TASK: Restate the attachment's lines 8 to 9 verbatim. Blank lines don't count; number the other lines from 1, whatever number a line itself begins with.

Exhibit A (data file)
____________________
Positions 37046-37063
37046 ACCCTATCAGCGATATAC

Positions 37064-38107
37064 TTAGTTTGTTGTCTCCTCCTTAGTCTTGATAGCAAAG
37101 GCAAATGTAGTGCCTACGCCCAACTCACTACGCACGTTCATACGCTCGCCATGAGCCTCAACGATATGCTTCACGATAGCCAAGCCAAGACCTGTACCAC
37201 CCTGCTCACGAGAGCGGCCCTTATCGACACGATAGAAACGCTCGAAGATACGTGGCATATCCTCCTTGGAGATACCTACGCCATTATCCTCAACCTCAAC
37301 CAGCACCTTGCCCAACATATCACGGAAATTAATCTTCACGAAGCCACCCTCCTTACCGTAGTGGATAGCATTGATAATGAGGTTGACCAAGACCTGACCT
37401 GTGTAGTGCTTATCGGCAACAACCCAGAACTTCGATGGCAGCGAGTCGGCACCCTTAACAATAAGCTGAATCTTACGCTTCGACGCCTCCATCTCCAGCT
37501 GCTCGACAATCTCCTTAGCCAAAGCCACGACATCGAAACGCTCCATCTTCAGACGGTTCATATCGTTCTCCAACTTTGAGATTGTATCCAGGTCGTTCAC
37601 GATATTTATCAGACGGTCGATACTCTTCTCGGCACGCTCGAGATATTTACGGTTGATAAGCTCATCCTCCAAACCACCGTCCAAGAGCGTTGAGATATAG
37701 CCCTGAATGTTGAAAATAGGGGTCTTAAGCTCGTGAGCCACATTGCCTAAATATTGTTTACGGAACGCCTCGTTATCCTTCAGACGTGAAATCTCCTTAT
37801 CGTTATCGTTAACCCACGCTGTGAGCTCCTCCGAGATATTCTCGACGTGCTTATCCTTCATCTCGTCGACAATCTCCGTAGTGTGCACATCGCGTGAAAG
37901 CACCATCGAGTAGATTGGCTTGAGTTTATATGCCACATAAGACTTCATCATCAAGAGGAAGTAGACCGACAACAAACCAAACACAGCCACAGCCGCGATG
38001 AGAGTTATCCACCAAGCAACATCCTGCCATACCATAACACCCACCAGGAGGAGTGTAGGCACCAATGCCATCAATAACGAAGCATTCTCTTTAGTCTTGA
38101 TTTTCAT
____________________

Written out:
37401 GTGTAGTGCTTATCGGCAACAACCCAGAACTTCGATGGCAGCGAGTCGGCACCCTTAACAATAAGCTGAATCTTACGCTTCGACGCCTCCATCTCCAGCT
37501 GCTCGACAATCTCCTTAGCCAAAGCCACGACATCGAAACGCTCCATCTTCAGACGGTTCATATCGTTCTCCAACTTTGAGATTGTATCCAGGTCGTTCAC